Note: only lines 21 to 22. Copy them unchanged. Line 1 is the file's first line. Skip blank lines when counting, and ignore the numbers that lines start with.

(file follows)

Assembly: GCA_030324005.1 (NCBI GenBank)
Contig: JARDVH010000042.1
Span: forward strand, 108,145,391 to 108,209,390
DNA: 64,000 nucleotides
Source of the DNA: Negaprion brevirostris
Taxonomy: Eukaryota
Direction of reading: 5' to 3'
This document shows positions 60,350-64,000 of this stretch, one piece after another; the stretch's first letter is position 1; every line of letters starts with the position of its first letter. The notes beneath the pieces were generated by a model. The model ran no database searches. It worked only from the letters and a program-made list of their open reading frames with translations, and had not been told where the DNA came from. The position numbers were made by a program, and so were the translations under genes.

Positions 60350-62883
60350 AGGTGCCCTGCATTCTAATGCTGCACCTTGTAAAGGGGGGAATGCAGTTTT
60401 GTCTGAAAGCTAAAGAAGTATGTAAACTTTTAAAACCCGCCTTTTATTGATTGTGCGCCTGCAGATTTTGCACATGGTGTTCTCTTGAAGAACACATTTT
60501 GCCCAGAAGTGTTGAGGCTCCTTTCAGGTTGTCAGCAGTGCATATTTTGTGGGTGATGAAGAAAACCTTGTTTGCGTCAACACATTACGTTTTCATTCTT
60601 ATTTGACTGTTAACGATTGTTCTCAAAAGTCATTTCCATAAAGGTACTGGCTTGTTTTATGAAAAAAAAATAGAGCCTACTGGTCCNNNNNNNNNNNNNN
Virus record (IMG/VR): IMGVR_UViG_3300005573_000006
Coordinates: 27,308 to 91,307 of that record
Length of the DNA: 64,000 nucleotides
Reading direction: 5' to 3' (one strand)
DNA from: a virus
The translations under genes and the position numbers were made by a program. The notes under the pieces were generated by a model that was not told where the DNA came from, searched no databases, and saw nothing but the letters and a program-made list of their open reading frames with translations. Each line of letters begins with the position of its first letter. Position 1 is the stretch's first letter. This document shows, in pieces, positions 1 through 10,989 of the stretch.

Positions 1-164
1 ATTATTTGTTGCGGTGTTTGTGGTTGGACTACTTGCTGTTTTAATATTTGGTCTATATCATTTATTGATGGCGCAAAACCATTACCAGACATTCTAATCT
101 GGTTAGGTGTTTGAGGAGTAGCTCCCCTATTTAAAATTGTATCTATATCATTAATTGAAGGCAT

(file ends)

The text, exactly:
1 ATTATTTGTTGCGGTGTTTGTGGTTGGACTACTTGCTGTTTTAATATTTGGTCTATATCATTTATTGATGGCGCAAAACCATTACCAGACATTCTAATCT
101 GGTTAGGTGTTTGAGGAGTAGCTCCCCTATTTAAAATTGTATCTATATCATTAATTGAAGGCAT